BRIEF DESCRIPTION OF THE DRAWINGS

The foregoing and other features and aspects of the invention will be best understood with reference to the following description of certain exemplary embodiments of the invention, when read in conjunction with the accompanying drawings, wherein:

FIG. 1A is a longitudinal cross-sectional view of a portion of a conventional downhole percussion tool in accordance with the prior art;

FIG. 1B is a longitudinal cross-sectional view of a remaining portion of the conventional downhole percussion tool of FIG. 1A whereby FIG. 1A is intended to be joined to FIG. 1B along common line a-a in accordance with the prior art;

FIG. 2 is a side view of a percussion tool in accordance with an exemplary embodiment of the present invention;

FIG. 3 is a cross-sectional view of the percussion tool of FIG. 2 in accordance with an exemplary embodiment of the present invention;

FIGS. 4A-4J-2 are cross-sectional views of the percussion tool of FIG. 3 without the bit illustrating the operation of the percussion tool in accordance with an exemplary embodiment of the present invention;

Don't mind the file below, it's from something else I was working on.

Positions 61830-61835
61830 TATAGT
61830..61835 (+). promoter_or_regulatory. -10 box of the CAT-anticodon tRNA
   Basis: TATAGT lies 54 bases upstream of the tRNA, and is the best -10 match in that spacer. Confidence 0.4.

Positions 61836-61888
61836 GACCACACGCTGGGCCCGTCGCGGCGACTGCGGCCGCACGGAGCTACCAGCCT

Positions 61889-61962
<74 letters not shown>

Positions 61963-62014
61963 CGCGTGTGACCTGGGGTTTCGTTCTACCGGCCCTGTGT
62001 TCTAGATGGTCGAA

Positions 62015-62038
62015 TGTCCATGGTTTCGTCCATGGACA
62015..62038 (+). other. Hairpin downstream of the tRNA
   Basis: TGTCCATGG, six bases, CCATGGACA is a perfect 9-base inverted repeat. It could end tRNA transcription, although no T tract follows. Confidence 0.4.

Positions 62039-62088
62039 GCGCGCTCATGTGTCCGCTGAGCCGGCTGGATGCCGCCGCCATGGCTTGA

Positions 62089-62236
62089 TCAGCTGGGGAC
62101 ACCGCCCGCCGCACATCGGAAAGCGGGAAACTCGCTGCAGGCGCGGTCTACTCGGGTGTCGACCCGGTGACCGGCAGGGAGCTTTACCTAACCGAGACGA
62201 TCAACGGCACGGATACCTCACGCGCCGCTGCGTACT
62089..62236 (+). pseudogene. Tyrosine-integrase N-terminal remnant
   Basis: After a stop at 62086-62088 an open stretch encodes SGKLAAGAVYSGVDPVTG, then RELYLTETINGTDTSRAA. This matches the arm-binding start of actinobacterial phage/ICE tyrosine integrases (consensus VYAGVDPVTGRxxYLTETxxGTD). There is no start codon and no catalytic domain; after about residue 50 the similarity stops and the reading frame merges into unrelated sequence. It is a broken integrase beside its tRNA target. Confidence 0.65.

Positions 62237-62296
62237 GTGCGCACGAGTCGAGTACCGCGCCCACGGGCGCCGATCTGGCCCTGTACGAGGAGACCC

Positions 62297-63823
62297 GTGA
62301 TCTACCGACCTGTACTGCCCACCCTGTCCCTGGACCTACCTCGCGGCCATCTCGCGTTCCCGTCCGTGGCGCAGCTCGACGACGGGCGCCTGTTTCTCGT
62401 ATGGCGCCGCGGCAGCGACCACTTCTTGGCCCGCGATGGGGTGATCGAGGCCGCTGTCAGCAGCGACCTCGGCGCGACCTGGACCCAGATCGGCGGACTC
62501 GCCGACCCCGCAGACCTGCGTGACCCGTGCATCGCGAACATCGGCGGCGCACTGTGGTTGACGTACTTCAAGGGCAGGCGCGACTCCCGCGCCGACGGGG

FIG. 5 is a cross-sectional view of a percussion tool in accordance with another exemplary embodiment of the present invention;

FIG. 6 A is a perspective view of a check valve used in the percussion tool of FIG. 5 in accordance with another exemplary embodiment of the present invention;

FIG. 6B is a cross-sectional view of the check valve of FIG. 6A in accordance with another exemplary embodiment of the present invention;

FIG. 7A is a bottom view of a check valve useable in the percussion tool of FIG. 5 in lieu of the check valve of FIGS. 6A and 6B, in accordance to yet another exemplary embodiment; and

FIG. 7B is a cross-sectional view of the check valve of FIG. 7A in accordance with that exemplary embodiment of the present invention.